When siblings Allie ’19 and Hayden ’21 Hill both qualified for the 2019 NCAA Division III Swimming and Diving Championships, it capped off a historic season for the Lynx. It was the first time that both the men’s and women’s teams sent someone to the championship—and though it was an impressive accomplishment for the two, they are most proud to have experienced it together.
Allie, who is the only Rhodes swimmer to make four NCAA Championship appearances, wrapped up the most decorated career in Rhodes swimming history, with multiple Rhodes and SAA records, B cuts, 11 individual SAA titles, and three SAA Swimmer of the Year honors. She notes that although she didn’t meet all of the goals she set for herself at Nationals, competing with her brother and having her family there to watch her final laps was an experience she won’t forget. “I swam for my last time, my last race ever of my college career, and my brother and my whole family and my coach were all there to see it, so it was pretty special. It was worth it for sure.”
Allie, who is majoring in biology, was instrumental in convincing her brother to come to Rhodes. “I had two years under my belt, and I absolutely loved it. We grew up swimming, playing tennis, running cross country, doing all of these things together. I just pictured us being on the same team again, and I love my brother—anywhere with him would be so fun.”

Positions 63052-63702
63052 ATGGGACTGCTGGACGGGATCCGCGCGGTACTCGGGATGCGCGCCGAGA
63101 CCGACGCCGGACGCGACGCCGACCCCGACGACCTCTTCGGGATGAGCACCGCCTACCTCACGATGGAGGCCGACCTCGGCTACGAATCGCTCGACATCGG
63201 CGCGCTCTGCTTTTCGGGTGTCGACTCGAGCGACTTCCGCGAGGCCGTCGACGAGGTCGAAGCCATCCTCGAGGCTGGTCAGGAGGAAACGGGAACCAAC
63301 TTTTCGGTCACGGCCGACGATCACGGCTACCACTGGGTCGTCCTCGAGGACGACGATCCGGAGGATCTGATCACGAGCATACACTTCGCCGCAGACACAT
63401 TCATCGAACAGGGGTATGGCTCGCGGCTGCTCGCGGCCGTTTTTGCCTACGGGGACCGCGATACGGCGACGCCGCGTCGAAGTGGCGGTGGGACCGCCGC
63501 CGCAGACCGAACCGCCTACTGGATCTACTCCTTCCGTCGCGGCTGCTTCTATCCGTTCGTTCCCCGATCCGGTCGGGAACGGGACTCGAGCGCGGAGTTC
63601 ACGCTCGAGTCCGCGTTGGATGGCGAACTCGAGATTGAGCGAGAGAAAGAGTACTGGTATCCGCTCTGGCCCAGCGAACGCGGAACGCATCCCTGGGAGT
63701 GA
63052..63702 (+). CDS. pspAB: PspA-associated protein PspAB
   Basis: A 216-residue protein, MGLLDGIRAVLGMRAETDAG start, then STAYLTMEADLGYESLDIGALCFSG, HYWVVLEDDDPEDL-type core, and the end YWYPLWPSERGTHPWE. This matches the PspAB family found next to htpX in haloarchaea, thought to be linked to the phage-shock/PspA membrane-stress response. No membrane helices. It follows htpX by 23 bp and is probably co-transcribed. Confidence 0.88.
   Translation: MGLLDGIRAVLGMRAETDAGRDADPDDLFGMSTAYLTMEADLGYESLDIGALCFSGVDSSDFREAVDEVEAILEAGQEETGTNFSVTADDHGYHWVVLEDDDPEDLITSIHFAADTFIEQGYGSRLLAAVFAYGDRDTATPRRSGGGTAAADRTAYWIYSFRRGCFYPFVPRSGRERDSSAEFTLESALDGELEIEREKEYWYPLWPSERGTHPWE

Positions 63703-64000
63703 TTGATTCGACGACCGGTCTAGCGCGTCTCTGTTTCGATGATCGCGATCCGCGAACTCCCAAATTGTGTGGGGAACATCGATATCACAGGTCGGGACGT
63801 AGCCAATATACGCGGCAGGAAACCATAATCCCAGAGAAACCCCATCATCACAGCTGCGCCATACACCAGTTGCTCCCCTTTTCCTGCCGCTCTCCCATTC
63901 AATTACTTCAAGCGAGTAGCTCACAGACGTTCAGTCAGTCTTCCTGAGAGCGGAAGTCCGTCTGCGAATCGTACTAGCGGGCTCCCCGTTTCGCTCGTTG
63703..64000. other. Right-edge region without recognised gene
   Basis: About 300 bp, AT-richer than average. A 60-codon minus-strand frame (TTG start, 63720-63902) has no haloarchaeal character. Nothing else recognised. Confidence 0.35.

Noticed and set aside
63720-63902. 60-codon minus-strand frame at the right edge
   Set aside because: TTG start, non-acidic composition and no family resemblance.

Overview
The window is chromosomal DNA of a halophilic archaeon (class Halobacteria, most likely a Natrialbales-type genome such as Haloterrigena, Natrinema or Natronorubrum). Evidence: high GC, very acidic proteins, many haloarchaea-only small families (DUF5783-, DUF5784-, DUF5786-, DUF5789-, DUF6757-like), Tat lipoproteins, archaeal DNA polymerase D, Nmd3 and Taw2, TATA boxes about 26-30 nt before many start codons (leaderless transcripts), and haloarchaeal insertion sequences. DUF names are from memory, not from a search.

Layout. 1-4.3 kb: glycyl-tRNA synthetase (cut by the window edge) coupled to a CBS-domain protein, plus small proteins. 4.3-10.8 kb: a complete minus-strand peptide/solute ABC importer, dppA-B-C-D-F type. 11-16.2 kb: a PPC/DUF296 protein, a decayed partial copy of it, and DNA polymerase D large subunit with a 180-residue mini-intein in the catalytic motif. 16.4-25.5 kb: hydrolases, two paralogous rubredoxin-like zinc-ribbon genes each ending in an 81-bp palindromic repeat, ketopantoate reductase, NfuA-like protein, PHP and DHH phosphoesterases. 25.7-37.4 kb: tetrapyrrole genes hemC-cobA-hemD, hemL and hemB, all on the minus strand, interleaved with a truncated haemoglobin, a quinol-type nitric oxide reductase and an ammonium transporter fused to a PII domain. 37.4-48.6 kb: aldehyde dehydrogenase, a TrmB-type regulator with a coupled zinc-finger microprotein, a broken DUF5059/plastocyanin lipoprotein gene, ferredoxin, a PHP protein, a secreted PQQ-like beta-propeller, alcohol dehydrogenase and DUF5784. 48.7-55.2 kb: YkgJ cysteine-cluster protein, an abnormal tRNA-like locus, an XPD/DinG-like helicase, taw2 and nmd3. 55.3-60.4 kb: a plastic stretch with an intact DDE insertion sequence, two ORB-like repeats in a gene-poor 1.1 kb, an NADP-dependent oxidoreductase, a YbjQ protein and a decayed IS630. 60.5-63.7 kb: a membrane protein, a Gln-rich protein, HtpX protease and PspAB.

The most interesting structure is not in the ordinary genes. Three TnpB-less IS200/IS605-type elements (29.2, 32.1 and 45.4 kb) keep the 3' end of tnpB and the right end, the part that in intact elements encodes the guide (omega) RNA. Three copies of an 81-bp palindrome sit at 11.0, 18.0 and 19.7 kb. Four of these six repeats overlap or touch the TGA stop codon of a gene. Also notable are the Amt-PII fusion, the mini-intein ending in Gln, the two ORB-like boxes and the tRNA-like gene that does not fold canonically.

Making his first appearance at the NCAA championship competition, Hayden broke the SAA Open record and Rhodes record in the 100 butterfly in his initial swim. He ended the competition with a personal best of 46.33 in the 100 freestyle and became the first All-American (honorable mention) in Rhodes program history. About the challenge of competing at the national level, Hayden says, “It was a good experience to swim against people who are faster than those we usually race against in our conference. At Nationals, you’re looking at people who are beating NCAA records.”
Last fall, the college invested in a covered enclosure for its pool during the winter. Previously, swim team members had to commute to The University of Memphis during the winter months to use their indoor facilities; staying on campus allowed the team to train twice a day, rather than just in the evenings, and gave the swimmers and coaches more flexibility in their practice times. Allie and Hayden agree that training on campus the entire season—from August through March—contributed to the swim teams’ morale and overall competitiveness.
“I think it even made us more connected as a team,” says Allie. “It’s been really good for our program, and I’m glad the college decided to invest in the swim team in that way.”
By Grace Merriman ’21